The goal of the Torture Archive is to become the online institutional memory for essential evidence on torture. Specifically, the Torture Archive seeks to catalog and publish on the Web all primary source documents related to the detention and interrogation of individuals by the United States, in connection with the conduct of hostilities in Iraq and Afghanistan as well as in the broader context of the "global war on terror." Thousands of these documents are currently available in multiple locations on the Internet and in numerous private collections, thanks to landmark Freedom of Information Act and habeas litigation, leaks from whistleblowers, public relations releases from government, investigative reporting by journalists including the Torturing Democracy team, and Congressional investigations. But the disparate locations, large number of items, and lack of indexing or standard cataloging present real difficulties for users.
With support from the Open Society Institute and the JEHT Foundation since 2006, the National Security Archive has undertaken to bring together all these materials in digital formats, organize and catalog them for maximum utility and access, and publish them online in multiple packages including a comprehensive searchable database. The idea is to present the documents online in a way that is fully searchable and also includes brief commentary of certain highlighted documents as well as background information in each topic area (such as in the Archive's series of online "electronic briefing books"). The Web site will ultimately allow a user to browse chronologies of events and related documents, and search the entire body of documents or a limited group of documents for information related to a particular individual, location, or government body. By combining released executive branch policy memoranda, legal documents from U.S. and foreign courts, and on-the-ground information about actual practices by the U.S. military and intelligence personnel, we hope to present a comprehensive view of the war on terrorism, its foundations and its implications.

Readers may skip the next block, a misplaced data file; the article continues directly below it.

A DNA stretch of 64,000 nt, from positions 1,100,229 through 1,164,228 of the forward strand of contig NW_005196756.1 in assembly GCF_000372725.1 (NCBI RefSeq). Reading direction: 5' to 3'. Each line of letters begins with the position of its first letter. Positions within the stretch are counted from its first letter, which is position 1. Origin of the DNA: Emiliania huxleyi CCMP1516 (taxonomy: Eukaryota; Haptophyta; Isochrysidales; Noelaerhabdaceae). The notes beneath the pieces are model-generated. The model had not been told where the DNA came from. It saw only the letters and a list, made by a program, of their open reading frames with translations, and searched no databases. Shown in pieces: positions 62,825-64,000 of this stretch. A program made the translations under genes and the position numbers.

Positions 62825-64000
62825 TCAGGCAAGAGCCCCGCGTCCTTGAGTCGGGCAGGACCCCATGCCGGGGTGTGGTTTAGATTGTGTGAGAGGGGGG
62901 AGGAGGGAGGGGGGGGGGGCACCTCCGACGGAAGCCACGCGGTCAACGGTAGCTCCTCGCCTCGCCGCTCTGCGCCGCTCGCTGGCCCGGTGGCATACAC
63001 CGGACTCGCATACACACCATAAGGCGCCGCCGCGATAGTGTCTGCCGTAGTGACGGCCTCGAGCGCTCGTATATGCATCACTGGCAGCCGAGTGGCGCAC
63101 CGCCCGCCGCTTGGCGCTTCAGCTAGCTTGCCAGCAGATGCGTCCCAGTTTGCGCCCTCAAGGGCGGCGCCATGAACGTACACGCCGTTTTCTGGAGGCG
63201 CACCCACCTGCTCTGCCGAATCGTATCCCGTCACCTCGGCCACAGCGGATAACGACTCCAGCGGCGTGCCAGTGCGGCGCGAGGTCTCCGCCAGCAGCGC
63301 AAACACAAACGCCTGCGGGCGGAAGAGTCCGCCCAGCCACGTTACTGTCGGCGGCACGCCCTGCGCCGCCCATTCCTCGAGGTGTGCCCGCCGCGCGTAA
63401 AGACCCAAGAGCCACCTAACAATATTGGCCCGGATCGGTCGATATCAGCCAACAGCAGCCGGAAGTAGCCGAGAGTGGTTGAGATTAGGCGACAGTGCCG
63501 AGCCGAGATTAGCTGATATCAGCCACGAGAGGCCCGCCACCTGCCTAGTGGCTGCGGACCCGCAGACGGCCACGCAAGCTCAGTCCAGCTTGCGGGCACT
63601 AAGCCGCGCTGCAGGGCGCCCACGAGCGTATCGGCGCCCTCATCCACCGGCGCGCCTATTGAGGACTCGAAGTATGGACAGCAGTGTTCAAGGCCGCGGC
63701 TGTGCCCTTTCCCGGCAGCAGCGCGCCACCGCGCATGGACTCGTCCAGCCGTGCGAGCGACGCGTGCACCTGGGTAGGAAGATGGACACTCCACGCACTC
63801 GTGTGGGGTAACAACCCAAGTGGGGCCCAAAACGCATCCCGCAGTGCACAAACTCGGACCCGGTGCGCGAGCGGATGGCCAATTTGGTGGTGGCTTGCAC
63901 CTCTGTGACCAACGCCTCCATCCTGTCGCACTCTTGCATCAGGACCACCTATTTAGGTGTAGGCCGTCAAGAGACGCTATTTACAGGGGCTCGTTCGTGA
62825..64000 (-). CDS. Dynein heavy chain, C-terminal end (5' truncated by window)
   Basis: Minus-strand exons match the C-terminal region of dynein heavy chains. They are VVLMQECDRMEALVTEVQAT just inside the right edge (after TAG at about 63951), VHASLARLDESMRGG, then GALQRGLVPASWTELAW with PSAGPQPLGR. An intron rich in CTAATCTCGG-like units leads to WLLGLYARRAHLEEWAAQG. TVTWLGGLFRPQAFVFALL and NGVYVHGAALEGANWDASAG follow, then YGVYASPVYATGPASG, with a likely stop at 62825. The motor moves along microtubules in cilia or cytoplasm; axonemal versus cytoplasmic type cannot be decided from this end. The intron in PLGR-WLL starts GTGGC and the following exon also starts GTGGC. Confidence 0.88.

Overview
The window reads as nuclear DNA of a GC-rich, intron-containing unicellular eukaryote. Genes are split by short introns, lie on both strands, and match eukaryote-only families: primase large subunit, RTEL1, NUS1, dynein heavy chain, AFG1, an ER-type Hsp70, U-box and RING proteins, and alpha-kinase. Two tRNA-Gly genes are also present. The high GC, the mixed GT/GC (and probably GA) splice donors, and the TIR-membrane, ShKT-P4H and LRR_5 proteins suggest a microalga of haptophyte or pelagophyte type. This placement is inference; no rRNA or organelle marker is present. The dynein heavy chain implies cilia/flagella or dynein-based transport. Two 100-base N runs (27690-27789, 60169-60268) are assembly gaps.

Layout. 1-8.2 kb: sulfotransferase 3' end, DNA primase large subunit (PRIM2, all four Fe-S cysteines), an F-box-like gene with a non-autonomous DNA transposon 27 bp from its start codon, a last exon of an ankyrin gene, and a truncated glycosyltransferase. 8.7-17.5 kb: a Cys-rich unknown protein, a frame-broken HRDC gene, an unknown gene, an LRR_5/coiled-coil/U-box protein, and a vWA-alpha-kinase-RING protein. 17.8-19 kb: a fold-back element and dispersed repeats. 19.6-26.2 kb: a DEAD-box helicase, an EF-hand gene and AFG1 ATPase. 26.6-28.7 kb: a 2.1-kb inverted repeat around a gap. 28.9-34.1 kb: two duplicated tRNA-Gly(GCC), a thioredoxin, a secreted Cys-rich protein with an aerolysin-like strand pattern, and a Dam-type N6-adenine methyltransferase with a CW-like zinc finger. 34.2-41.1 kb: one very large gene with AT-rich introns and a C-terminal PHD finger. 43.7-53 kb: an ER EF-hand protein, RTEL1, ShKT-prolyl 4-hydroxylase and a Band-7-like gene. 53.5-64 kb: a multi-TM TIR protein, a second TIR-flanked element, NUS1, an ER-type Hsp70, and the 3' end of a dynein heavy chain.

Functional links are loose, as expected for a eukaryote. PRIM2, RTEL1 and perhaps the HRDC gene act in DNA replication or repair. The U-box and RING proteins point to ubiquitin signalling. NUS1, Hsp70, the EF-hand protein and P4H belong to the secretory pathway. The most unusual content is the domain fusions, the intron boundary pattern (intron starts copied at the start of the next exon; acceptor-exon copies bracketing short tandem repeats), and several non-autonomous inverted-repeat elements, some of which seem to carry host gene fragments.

As a chronology, a database that can be searched or browsed, and a substantive electronic briefing book, the site will provide document summaries and highlights, scanned images of original documents wherever available, and a full-text searchable database created by optical character recognition (OCR) software. Together with the documentary film, Torturing Democracy, and the companion resources posted for viewers of the film, the Torture Archive will provide multiple pathways for multiple levels of users, ranging from the high school student seeking a single key torture memo, to the dissertation writer needing a complete reference database of primary sources.
Sources for the documents